NEW FACES OF SLOVENIA – 6. True story: “Slovenians can learn a lot about new cultures and other interesting things from cross-cultural experiences with foreigners. Socializing with immigrants is a chance to have different parts of the world right at our fingertips – how great can that be!” (Clevis from Albania, 28 years old)
The BODE project (#BrezOvirDoEnakosti) is committed to empowering people with a migrant background in the field of advocacy, as they often do not get the right opportunity to present their side of the story. This time, however, it is different – by sharing real stories, we are fighting against the prejudice that migrants are not educated or skilled enough to participate equally and qualitatively in the progress of Slovenian society.
In this context, we will share with you 10 true stories of people with migrant backgrounds in Slovenia.
6️⃣ This is Klevis’ story…
Clevis (28 years old) is from Albania. He did his mathematics degree at Bilecik Seyh Edebali University in Turkey. After graduating, he taught at a private school and then decided to complete his Master’s degree in Artificial Intelligence and Computer Security at the Rovira i Virgili University in Tarragona, Spain. Today he is working as a young researcher at the University of Ljubljana, as part of the EU Horizon 2020 project.
“I decided to leave my country mainly because many things did not work as I expected. Corruption is extremely widespread in public administration, there are not enough opportunities for young people to work in their chosen sector, and Albania as a country is not doing much, in my opinion, to stop migration. However, I would like to be able to contribute to the development of my country one day,” said the young researcher, who is proud to be part of the Horizon 2020 EU project to create better and safer use of internet services.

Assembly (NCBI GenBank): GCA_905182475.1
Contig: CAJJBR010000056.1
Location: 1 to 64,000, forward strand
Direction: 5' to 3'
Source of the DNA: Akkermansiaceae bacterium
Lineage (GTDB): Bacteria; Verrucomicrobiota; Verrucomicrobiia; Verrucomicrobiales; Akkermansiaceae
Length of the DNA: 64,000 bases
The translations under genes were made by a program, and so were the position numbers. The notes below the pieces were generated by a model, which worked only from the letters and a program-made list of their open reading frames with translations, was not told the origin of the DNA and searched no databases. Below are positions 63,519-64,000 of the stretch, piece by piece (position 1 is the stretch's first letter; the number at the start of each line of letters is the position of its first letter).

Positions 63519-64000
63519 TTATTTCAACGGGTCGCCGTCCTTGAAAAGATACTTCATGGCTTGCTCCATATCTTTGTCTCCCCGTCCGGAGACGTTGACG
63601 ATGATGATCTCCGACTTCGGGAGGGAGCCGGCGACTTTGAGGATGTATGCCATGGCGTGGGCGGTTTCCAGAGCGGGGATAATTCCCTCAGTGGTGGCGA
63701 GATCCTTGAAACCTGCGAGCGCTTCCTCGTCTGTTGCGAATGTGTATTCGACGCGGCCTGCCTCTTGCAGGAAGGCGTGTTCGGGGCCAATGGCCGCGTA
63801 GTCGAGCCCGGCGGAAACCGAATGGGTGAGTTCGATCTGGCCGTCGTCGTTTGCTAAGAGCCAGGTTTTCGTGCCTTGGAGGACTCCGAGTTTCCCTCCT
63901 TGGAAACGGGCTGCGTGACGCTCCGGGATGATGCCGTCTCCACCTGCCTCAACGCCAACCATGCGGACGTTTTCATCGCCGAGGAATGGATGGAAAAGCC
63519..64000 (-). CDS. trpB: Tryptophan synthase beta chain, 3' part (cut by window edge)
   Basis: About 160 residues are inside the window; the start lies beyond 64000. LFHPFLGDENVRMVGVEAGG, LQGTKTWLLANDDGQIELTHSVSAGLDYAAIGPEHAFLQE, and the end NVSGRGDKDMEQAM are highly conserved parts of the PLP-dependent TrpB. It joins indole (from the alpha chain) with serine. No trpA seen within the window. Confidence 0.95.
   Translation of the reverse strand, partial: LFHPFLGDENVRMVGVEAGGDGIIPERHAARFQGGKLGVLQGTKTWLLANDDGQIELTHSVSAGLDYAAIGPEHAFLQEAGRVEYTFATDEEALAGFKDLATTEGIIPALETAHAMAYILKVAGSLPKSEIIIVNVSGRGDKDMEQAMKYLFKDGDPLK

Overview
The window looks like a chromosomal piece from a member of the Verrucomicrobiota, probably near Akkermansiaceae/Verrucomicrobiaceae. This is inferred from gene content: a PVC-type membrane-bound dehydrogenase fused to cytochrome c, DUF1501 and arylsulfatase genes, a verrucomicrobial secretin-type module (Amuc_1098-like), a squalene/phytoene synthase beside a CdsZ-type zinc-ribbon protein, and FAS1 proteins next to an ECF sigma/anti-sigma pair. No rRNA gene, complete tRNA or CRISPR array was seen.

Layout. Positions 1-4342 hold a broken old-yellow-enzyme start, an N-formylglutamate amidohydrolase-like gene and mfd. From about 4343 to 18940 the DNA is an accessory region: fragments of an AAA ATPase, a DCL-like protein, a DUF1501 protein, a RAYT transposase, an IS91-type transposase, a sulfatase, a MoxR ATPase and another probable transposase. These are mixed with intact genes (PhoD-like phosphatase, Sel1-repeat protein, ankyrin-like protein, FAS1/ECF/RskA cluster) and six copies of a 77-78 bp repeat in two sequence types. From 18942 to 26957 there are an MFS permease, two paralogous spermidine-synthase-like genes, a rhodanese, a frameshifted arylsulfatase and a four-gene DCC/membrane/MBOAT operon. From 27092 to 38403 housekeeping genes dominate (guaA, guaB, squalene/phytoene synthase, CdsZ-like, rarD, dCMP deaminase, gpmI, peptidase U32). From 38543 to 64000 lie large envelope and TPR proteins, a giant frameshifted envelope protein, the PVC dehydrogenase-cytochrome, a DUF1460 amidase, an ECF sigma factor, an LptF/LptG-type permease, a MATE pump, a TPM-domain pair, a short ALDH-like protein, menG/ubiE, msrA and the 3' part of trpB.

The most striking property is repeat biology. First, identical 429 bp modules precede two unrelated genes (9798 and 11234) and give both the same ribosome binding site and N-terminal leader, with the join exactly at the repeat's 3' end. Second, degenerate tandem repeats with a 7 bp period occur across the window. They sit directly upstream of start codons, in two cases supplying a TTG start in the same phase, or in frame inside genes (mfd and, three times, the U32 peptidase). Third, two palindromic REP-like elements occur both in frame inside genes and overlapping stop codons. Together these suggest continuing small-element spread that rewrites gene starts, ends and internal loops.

Clevis’s experience in Slovenia has been mostly positive, and he finds working and living here full of opportunities: “I was surprised by how highly educated Slovenians are and how well everyone knows English. I believe that if I had more friends here to talk to, I would have learned Slovenian better.”
Clevis concludes by suggesting that immigrants should have more opportunities to integrate and socialize with the locals, to learn more about the culture, traditions, and food, but this is a process that both sides have to be ready for. Slovenians can learn a lot about new cultures and other attractions through intercultural experiences with foreigners. Socializing with immigrants is a chance to have different parts of the world right at our fingertips: “If we socialize more with each other, we will realize how much we have in common, we will respect and love each other more – how great that can be”.
We fight stereotypes, discrimination, and prejudice. It is important to stand together for social justice, equal treatment, and opportunities for all members of our society. Let us be tolerant, friendly, and open to new faces, new acquaintances, and opportunities for people to surprise us positively as great employees, talented individuals, or just loyal friends. Although different, we are all equal.
As a graduate engineer at a Slovenian university, I expect the residence and work permit regime to be easier for all those who work and can contribute even a little to improving the country. In addition, it would be excellent if the government would provide the family members of foreigners who have been in Slovenia for a long time with the possibility of free education, at least at the bachelor’s or master’s level.
For more on the stories and the project, see :
𝑻𝒉𝒆 𝒑𝒓𝒐𝒋𝒆𝒄𝒕 “𝑩𝑶𝑫𝑬/𝑩𝒓𝒆𝒛 𝑶𝒗𝒊𝒓 𝑫𝒐 𝑬𝒏𝒂𝒌𝒐𝒔𝒕𝒊” 𝒊𝒔 𝒇𝒖𝒏𝒅𝒆𝒅 𝒃𝒚 𝒕𝒉𝒆 𝑨𝒄𝒕𝒊𝒗𝒆 𝑪𝒊𝒕𝒊𝒛𝒆𝒏𝒔 𝑭𝒖𝒏𝒅 𝒊𝒏 𝑺𝒍𝒐𝒗𝒆𝒏𝒊𝒂 𝒇𝒓𝒐𝒎 𝑴𝒂𝒓𝒄𝒉 𝟐𝟎𝟐𝟐 – 𝒕𝒐 𝑵𝒐𝒗𝒆𝒎𝒃𝒆𝒓 𝟐𝟎𝟐𝟐.